• the way of the detective is about deducing where the culprit is by following a trail of clues
  • the way of the mathematician observes that useful parallels can be drawn between methods for debugging and methods for creating mathematical proofs
  • the way of the safety expert treats bugs as serious failures and attempts to backtrack the sequence of events that made the bug possible, in order to prevent the same problem from occurring again
  • the way of the psychologist analyzes the kinds of flawed thinking that leads people to implement bugs: Was the developer unaware of a key fact? Did she get interrupted while implementing a critical function? Etc.
  • the way of the computer scientist embraces software tools and also mathematical tools such as formal grammars
  • the way of the engineer is mainly concerned with the process of creating bug-free software: specification, testing, etc.

I was amused that this seemingly exhaustive list omits my favorite debugging analogy: the way of the scientist, where we formulate hypotheses and test them with experiments (Metzger does discuss hypothesis testing, but the material is split across the detective and mathematician). Some of these chapters—the ways of the mathematician, detective, and psychologist in particular—are very strong, while others are weaker. Interleaved with the “six ways” are a couple of lengthy case studies where buggy pieces of code are iteratively improved.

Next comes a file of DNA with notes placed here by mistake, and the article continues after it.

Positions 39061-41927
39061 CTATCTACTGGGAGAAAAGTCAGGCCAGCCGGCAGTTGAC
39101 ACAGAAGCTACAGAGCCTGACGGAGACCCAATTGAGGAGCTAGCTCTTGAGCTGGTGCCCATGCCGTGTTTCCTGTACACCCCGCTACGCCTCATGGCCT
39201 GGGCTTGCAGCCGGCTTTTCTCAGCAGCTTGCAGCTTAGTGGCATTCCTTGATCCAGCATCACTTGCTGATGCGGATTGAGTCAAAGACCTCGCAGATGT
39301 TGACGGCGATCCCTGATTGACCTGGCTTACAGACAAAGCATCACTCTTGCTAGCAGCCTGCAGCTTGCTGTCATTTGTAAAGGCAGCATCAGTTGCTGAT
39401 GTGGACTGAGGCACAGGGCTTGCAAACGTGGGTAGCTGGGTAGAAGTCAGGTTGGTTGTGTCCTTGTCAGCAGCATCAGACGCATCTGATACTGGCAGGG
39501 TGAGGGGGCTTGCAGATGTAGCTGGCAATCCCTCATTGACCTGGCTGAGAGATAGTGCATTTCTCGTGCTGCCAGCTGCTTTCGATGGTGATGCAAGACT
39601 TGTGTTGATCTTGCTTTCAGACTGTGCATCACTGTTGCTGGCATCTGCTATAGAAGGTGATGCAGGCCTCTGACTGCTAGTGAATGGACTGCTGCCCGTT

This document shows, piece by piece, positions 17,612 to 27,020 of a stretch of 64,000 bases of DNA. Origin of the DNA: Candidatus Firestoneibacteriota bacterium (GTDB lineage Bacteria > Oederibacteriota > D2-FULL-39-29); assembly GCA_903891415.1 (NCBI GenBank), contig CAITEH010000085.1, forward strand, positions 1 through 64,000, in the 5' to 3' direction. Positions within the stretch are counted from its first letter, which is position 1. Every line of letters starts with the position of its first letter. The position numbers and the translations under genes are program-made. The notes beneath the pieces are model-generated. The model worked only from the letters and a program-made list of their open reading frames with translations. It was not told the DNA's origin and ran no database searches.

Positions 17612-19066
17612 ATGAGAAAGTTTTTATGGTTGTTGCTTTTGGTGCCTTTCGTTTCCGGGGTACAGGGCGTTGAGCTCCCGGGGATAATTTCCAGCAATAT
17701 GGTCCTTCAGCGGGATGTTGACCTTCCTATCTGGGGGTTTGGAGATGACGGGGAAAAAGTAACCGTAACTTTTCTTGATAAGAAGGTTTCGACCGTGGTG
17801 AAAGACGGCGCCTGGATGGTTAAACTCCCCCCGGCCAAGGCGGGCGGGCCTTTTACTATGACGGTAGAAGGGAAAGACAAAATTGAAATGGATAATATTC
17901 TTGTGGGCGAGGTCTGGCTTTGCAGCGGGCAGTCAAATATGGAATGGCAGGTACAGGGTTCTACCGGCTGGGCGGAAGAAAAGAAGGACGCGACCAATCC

All of these books are good. Each contains useful information and each of them is worth owning. On the other hand, you don’t need all four. Here are the tradeoffs:

  • Agans’ book is The Prince or The Art of War for debugging: short and sweet and sometimes profound, but not usually containing the most specific advice for your particular situation. It is most directly targeted toward people who work at the hardware/software boundary.
  • Butcher’s book is not too long and contains considerably more information that is specific to software debugging than Agans.
  • Zeller’s book has a strong computer science focus and it is most helpful for understanding debugging methods and tools, instead of just building solid debugging skills.
  • Metzger’s book is the most detailed and specific about the various mental tools that one can use to attack software debugging problems.

I’m interested to hear feedback. Also, let me know if you have a favorite book that I left out (again, I’m most interested in language- and system-independent debugging).

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9 responses to “Four Books on Debugging”

  1. Great post!

    I have Agan’s and Zeller’s books in my own bookshelf and I agree with your reflections, and I like agans more than Zellers.

    I belive its impossible to write a book about how to become a master in debugging. As you point out, debugging is a generic process, and from books you can get a kick-start in the basics principles. Which tools you then use or what typical errors you can start look for depends very much on the product you are debugging.

    I must recomend a book which are both entertaining and education, especially if you are working with embedded systems.

    If I Only Changed the Software, Why is the Phone on Fire?: Embedded Debugging Methods Revealed: Technical Mysteries for Engineers
    by Lisa Simone